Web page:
So fast-forward to 2016. I was provided the opportunity to come here to Nashville, to Vanderbilt University, to direct research at the Osher Center for Integrative Medicine. So my interest in the self through the lens of meditation comes back full circle to today, where I have the resources and the support to do the science I originally intended to do back in graduate school. I’m currently leading a team of scientists to continue mapping the meditative brain – or meditative mind – and to better understand what a flourishing mind, brain, and body looks like from the neurobiological, the psychological, and social levels. So as we contemplate the self together today, I want you – well, I invite you to think about how all of your life experiences have led to who you’ve become today and to explore how all of your thoughts and emotions that you’re having right now, today, may lead to who you become tomorrow.
The Dhammapada, one of the greatest known collections of the Buddha, describes “Our life is shaped by our mind, for we become what we think.” The basic idea here is from birth to the present day, our self, our experience of being someone, our wants, our fears, our desires, our hopes, our values, our expectations, our whole self-identity is continually constructed by a string of moment-to-moment processes of selfing. And these moments can be further broken down into processes of perception, sensory awareness, and evaluation – all of which happen on a timescale of half a second, 500 milliseconds.
And through neurophysiological research, it’s been found that the brain stem and the subcortical regions are helping to filter out information that is irrelevant to you and to prepare your mind for action. Now, this part of our mental experience is all happening without conscious awareness. In the second half of each moment, our primary sensory cortices, located throughout the outer surface of our brain, is integrating information coming from perception and awareness and preparing inferences and predictions to inform our behavior.
And only by the end of each moment – around 300 to 500 milliseconds – does awareness arise, and then we begin to evaluate what it is we’re experiencing. And that evaluation takes place in aspects of our prefrontal cortex.
So this string of moments is sustaining our mental habits and dispositions that are self-conditioning and self-perpetuating through repetition. It’s continually informing our present state of awareness and coloring our memories for the past and making predictions for the future.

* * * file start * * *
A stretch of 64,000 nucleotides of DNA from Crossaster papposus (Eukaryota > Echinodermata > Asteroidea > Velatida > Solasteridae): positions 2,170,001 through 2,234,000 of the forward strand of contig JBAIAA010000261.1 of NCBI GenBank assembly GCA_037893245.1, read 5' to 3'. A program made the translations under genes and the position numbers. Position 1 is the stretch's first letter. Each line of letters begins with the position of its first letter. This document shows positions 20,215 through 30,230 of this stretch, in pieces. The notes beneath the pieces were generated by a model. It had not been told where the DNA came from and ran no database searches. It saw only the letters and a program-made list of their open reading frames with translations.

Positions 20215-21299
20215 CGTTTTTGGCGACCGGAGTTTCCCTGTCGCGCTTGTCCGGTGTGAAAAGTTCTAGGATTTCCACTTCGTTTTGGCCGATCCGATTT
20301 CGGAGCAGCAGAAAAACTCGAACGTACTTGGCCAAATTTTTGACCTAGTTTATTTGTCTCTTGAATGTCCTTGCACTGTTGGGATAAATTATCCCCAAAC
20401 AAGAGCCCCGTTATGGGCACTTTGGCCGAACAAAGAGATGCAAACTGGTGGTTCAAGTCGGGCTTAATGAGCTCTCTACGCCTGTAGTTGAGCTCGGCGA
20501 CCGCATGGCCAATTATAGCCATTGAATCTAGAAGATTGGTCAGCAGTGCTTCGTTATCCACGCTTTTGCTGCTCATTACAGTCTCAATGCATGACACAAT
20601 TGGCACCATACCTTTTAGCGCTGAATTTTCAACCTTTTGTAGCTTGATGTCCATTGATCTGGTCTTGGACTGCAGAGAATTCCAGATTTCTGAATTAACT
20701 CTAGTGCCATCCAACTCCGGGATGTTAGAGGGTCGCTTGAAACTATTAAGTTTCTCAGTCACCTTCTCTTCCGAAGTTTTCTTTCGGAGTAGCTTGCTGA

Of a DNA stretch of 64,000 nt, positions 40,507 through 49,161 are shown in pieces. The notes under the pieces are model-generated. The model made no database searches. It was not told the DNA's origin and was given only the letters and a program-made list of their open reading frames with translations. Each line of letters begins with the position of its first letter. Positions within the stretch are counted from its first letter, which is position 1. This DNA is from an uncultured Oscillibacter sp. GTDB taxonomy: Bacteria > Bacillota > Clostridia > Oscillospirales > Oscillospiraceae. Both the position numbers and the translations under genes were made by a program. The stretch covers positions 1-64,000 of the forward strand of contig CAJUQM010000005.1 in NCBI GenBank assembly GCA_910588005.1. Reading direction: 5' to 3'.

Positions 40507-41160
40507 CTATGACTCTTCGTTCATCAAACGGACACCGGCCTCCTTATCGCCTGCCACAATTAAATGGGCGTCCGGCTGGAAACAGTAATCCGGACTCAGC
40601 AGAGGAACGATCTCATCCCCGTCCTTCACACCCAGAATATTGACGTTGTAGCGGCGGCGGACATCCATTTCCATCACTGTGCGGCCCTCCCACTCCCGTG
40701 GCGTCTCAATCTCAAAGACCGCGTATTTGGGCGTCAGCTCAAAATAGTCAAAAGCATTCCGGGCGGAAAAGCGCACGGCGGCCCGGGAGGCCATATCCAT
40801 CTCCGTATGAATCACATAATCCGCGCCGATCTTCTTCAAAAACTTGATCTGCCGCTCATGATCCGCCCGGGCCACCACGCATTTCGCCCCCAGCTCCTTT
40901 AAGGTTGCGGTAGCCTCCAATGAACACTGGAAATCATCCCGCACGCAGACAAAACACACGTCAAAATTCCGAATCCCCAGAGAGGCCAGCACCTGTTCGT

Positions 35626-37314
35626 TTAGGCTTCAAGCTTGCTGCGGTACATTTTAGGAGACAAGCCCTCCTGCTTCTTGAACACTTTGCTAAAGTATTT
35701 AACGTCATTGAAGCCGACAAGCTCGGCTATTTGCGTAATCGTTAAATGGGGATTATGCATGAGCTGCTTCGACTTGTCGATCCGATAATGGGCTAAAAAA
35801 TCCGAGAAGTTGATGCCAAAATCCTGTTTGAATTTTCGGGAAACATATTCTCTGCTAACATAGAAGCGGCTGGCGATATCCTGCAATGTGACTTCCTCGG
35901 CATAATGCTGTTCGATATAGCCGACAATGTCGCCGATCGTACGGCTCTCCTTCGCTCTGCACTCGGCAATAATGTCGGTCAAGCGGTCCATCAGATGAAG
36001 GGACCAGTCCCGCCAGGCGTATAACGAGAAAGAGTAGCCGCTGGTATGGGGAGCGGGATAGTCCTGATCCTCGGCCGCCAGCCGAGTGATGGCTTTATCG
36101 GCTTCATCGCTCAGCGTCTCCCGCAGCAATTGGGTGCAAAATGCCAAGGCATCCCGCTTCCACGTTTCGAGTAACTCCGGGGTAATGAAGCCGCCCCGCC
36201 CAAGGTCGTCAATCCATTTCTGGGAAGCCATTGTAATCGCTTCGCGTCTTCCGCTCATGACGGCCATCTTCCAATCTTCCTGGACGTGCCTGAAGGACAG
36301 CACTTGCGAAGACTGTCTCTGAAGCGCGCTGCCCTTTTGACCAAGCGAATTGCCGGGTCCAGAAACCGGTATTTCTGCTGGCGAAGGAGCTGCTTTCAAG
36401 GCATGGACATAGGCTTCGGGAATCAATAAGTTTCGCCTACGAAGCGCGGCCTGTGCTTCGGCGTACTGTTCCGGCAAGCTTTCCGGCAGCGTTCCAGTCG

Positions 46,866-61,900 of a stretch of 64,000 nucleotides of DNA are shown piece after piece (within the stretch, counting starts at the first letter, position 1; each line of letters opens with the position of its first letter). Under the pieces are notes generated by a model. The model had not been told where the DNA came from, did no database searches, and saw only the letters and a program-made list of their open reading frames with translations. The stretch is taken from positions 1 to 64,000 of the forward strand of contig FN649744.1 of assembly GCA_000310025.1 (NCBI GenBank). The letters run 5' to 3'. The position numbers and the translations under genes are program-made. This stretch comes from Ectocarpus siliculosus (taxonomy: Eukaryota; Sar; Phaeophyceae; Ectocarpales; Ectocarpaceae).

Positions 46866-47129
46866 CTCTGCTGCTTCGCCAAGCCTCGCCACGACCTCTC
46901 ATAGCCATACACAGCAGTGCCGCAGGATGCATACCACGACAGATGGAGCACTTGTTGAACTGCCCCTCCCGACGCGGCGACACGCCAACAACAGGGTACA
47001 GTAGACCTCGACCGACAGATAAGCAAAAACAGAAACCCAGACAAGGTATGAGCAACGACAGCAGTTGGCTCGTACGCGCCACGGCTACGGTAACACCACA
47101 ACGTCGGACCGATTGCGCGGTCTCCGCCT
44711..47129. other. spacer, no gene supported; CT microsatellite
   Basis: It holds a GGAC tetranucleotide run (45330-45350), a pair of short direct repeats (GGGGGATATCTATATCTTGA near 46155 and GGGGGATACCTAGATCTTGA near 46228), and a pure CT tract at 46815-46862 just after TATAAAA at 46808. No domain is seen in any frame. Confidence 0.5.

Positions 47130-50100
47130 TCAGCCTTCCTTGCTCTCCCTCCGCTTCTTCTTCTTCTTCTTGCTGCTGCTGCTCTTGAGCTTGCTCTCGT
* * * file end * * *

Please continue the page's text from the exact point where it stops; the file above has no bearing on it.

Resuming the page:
A Bad Habit
And this basic idea here really supports the idea that this little guy here has had about three billion moments in 42 years to become the guy who’s standing before you today. And somewhere along this string of moments, I developed a bad habit – maybe you can relate. When I was eight years old, my mother gave me a punching bag to deal with my anger and frustration. Thank you, Mom. This was effective on the short term. I would go down in my basement and hit that bag every time I got angry or frustrated. Then, eventually, as you can imagine, that punching bag broke and got thrown out with the trash. But the conditioning did not go away. I never hit any people, but I continued to hit walls and doors and windows. I even have a scar on my hand to go with it.
A little over a decade later, when I was 20 years old – my sophomore year of college – I had the opportunity to go on a meditation retreat – a 10-day silent meditation retreat. First time. Not because of my anger but more so for my curiosity about Buddhism and my interest in studying the mind. This was a profound experience for me on multiple levels. For one, it provided a signpost in my life, leading me to the path that I’m on today. It also provided a mindfulness-based skill of meta-awareness of my mental habits. Now, meta-awareness refers to an awareness of where our attention is and where it’s going at any moment. And when we practice using a mindfulness-based approach, it acts as a wedge to open up our minds and provide insight into the mental habits that are arising again and again.